Source: MIL-OSI Submissions
Source: Education Review Office
New reports published today by the Education Review Office (ERO) set out how prepared students and schools felt ahead of the Covid-19 lockdown in August and provide recommendations for how schools can support their students as they return to the classroom.
“Whilst schools have gone above and beyond in supporting students to learn in lockdown our research shows that some students are likely to need additional support when they return to the classroom” says Ruth Shinoda, Head of ERO’s Education Evaluation Centre.
“We know that not all students were confident about being able to learn from home when we talked to them in June. NCEA students were least confident they could learn from home with just under two-thirds of NCEA students agreeing they would be able to learn from home, compared to around three-quarters of Year 4-8 students. Male students were also less positive about learning in lockdown than female students”
“Students in low decile schools may also need extra help. In June around nearly one in five of low decile students we spoke to didn’t have a device at home or were unsure, compared to less than one in twenty of high decile students. We also found that principals in low decile schools were less confident they were prepared for another lockdown”
The new ERO research also found that lockdown is likely to have disproportionately affected Māori and Pacific students, with 12 percent disagreeing that they would be able to learn from home during another lockdown, compared to five percent of New Zealand European students.
“This may be partly explained by a lack of access to digital devices, with 21 percent of Māori students and 19 percent of Pacific students saying they would not have access to a digital device or were unsure, compared to only seven percent of New Zealand European students,” says Ms Shinoda.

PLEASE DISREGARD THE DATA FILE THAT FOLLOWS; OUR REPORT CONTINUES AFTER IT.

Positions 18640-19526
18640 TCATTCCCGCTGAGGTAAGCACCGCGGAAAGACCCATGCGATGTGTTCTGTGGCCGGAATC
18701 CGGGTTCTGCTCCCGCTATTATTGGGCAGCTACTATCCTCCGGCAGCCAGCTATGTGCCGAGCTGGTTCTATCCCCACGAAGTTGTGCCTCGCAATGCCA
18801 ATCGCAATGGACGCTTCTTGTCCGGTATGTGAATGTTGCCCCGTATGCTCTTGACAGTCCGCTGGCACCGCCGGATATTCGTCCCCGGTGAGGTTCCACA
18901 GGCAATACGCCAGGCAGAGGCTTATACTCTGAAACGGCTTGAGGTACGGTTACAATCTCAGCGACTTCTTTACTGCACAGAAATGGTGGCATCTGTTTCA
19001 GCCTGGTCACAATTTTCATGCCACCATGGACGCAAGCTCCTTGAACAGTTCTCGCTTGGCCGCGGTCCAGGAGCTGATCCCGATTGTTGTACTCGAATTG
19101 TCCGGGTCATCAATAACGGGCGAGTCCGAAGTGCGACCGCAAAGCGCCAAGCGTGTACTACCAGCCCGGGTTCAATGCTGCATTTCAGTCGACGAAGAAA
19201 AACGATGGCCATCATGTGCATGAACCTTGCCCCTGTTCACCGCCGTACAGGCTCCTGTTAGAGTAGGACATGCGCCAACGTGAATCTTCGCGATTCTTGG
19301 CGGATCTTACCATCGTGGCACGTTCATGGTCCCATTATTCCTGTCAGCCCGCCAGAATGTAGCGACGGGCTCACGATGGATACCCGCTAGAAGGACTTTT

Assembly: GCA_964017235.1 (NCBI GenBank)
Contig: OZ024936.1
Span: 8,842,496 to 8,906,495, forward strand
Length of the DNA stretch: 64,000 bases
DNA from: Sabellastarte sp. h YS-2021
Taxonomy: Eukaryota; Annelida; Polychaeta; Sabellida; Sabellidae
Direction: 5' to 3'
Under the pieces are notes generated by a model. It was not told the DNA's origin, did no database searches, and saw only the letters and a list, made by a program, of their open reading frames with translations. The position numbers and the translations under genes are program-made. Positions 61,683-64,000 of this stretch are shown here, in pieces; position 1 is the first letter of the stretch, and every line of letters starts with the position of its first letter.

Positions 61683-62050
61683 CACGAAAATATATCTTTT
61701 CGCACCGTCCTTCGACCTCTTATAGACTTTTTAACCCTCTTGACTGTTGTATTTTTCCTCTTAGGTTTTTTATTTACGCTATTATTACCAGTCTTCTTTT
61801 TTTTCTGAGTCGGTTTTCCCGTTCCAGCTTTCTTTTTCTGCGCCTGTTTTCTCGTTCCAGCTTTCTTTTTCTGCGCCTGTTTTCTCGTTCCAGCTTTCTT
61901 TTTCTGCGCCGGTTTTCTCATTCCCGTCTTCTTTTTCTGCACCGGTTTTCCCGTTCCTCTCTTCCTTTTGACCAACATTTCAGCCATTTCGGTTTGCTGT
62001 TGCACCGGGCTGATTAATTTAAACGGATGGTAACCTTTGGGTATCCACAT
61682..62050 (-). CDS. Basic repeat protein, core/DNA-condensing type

“There is also likely to be high levels of anxiety among students about Covid-19. Last year we found student anxiety about Covid-19 increased significantly after they came out of their bubbles and returned to school”.
ERO’s reports outlines practical actions schools can take for re-engaging students back in the classroom and addressing any learning loss that may have occurred as a result of lockdown.
“We know that strengthening relationships with students and their whānau and giving students opportunities to make decisions about their learning can help support student reengagement,” says Ms Shinoda.
“We also know that some students will need additional learning opportunities to help them succeed. This is where schools can consider accelerated learning programmes, which could include tailored group and individual acceleration programmes for those learners who are at risk of not catching-up.”
“ERO hopes that school leaders find these new resources helpful for understanding the impact of lockdown on their students and the practical actions they can take to support learners. We also hope schools will continue to prepare for further disruptions”
You can read these two new reports Learning in a Covid-19 World: Supporting Primary and Secondary School Students as They Return to the Classroom on ERO’s website: www.ero.govt.nz.